As an organisation, putting your employees in front of your brand is the most authentic way to conduct your marketing. Authenticity is key to successful social selling and people, rather than brands or logos, are far more likely to be trusted for their opinions.
Let’s look at the statistics:
- Productivity improves by 20-25% in organisations with connected employees (suggesting that social activity improve morale and engagement)
- Social businesses experience a higher proportion of referral-based hires; converted 55% faster, cost less to recruit, quicker to onboard and stay longer (suggesting that, not only do people tell their network that theirs is a great place to work, but that the culture of being socially connected is something that today’s employees are looking for)
- 86% of advocates say that being involved in social media has positively impacted their career (suggesting that employees who adopt and engage with an advocacy program can genuinely benefit on an individual basis)
But how do you ensure that the employee advocacy program that you implement is going to drive such wide-ranging success?
Sonia Rosua-Clyne, Global Employee & Partner Advocacy Manager at Sage, puts it succinctly in the recent Tribal Impact/Onalytica Employee Advocacy 2.0 report, when she says “Your employees are the heart and soul of your company – who better to talk about you? Coach, train, enable and incentivize your colleagues to talk about your brand to generate valuable impressions that are impossible to replicate with company posts. Why? Because people trust people. They are far more likely to believe a positive statement written by a person they know than an advert served to them by a company they’ve only just heard of.”
That leads us nicely to our next point: activation is more than just a start date.
Initially, you need to look for social heroes; early adopters who are already active on social media. These people can be used as a case study for the next wave of adopters. They can share their knowledge, even take part in training or trouble-shooting. Training and education in the point of an advocacy program is something that needs to operate simultaneously alongside your advocacy program. There is never a time when training is not needed. Even those who understand and are adept at the social side of the program may still need educating on the current message to be shared.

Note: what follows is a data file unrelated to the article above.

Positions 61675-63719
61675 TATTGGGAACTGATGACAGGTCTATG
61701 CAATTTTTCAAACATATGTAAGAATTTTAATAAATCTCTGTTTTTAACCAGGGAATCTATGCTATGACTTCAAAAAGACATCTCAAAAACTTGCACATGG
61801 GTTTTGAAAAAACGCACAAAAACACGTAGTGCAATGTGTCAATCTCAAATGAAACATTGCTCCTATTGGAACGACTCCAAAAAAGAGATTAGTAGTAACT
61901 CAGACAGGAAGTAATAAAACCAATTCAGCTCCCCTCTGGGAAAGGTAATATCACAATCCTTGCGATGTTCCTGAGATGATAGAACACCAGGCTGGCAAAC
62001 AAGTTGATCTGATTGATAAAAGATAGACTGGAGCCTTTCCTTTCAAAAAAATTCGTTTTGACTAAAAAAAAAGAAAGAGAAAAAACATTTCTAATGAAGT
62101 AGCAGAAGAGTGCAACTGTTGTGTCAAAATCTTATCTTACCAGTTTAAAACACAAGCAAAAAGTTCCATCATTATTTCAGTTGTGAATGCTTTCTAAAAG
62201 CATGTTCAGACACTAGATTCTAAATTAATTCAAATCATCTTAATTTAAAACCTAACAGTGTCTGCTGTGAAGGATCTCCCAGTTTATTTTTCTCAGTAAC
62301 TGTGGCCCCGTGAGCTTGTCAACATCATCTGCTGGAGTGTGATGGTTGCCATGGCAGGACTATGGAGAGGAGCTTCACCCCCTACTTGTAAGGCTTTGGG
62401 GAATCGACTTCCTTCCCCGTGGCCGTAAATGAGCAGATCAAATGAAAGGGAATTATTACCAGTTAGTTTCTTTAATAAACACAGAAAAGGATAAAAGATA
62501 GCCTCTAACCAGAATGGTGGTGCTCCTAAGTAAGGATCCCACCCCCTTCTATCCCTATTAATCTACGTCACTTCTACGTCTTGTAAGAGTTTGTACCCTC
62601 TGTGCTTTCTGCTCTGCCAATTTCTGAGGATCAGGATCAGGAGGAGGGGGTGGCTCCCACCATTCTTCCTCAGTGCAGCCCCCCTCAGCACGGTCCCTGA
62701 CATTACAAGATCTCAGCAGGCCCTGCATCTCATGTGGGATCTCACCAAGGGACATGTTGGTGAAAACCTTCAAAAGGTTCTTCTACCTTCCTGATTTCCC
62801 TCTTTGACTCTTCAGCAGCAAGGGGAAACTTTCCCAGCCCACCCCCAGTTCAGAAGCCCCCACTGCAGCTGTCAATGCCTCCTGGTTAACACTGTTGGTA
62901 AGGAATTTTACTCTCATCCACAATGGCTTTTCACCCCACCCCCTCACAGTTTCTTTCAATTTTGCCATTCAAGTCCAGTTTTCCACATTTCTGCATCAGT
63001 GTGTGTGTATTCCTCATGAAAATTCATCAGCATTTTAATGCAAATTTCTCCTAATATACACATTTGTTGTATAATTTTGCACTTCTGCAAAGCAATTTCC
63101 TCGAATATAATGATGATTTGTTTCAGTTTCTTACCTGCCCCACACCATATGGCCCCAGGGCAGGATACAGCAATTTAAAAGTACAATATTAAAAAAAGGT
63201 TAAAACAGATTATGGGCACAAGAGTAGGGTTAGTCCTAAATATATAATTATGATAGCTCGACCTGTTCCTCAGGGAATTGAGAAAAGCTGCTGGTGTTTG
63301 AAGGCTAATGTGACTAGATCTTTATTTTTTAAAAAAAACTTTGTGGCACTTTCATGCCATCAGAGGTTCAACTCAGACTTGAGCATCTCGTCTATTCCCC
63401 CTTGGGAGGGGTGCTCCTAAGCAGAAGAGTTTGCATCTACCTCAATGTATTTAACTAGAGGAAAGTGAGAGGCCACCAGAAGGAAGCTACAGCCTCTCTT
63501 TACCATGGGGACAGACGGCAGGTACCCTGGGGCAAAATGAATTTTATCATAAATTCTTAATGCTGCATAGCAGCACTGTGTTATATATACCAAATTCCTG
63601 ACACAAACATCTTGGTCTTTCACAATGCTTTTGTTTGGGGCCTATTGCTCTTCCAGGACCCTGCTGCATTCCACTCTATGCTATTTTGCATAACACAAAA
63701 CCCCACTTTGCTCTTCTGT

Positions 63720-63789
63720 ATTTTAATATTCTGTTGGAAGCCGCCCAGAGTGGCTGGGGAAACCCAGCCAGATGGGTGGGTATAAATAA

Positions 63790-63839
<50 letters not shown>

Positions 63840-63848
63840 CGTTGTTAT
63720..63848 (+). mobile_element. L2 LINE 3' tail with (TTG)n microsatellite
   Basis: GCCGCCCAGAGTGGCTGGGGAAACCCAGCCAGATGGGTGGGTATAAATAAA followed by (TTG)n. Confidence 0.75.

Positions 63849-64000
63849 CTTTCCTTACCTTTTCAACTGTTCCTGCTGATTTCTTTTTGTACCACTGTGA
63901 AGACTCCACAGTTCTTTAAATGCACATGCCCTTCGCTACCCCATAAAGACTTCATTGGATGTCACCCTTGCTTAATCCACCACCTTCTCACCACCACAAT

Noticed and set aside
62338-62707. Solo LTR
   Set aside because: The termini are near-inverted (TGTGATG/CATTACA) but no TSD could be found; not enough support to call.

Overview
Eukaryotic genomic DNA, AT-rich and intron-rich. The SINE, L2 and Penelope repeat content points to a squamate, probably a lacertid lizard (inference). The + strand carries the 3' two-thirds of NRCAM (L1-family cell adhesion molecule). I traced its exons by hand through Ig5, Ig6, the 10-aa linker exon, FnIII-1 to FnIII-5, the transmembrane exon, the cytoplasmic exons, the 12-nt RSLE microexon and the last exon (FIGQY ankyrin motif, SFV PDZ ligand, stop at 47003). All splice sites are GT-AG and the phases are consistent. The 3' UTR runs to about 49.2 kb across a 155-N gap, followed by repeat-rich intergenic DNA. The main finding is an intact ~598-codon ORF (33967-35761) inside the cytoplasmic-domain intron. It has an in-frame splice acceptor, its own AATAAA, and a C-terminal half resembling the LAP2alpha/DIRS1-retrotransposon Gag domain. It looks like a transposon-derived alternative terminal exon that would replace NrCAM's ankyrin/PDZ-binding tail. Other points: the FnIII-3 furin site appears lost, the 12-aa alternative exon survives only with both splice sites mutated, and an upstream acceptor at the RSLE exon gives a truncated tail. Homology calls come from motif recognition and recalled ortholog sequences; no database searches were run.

The ultimate successful outcome is the creation of advocacy influencers, who can really drive the profile of the brand in a natural and authentic way. These people not only need to understand the program itself but also need the confidence and knowledge to create high-value original content.
Caroline Jory, Engagement Director at Qubist, echoes this: “Real influence is the ability to affect or change behavior. It is not popularity (like much of influencer advertising). Employees have this ability to influence, so when they are harnessed in their thousands it drives huge levels of authentic awareness and engagement.”
As the program progresses and becomes more embedded into your organisation, it is important to ensure the circle is closed in terms of keeping the content feed relevant. A major part of achieving this is through social listening.
Social media and search engines are using ever-more complex algorithms to serve people only with content that they are likely to find interesting. However, brands cannot just create content that their target audience will find useful; your job is to find a way to work strategically around the algorithms and ensure you can still own the conversation at times.
A tricky balance to find but one which, according to Brian Fanzo, Founder & CEO of iSocialFanz, is well worth the effort: “The nice part about employee advocacy is that it actually shrinks the distance between the brand and the customer, but at the same time it allows the brand to reach more people and have a much more humanized voice.” And the benefits to you and your brand don’t stop there. If you have an embedded advocacy program, you can expect to experience increased reach, engagement and brand awareness, all of which will help you to influence the buyer journey.
This, in turn, enables you to increase your lead conversion and improve your brand perception, trust and confidence. Add the fact that socially active businesses attract and retain more top talent and employee advocacy makes a pretty compelling case for itself.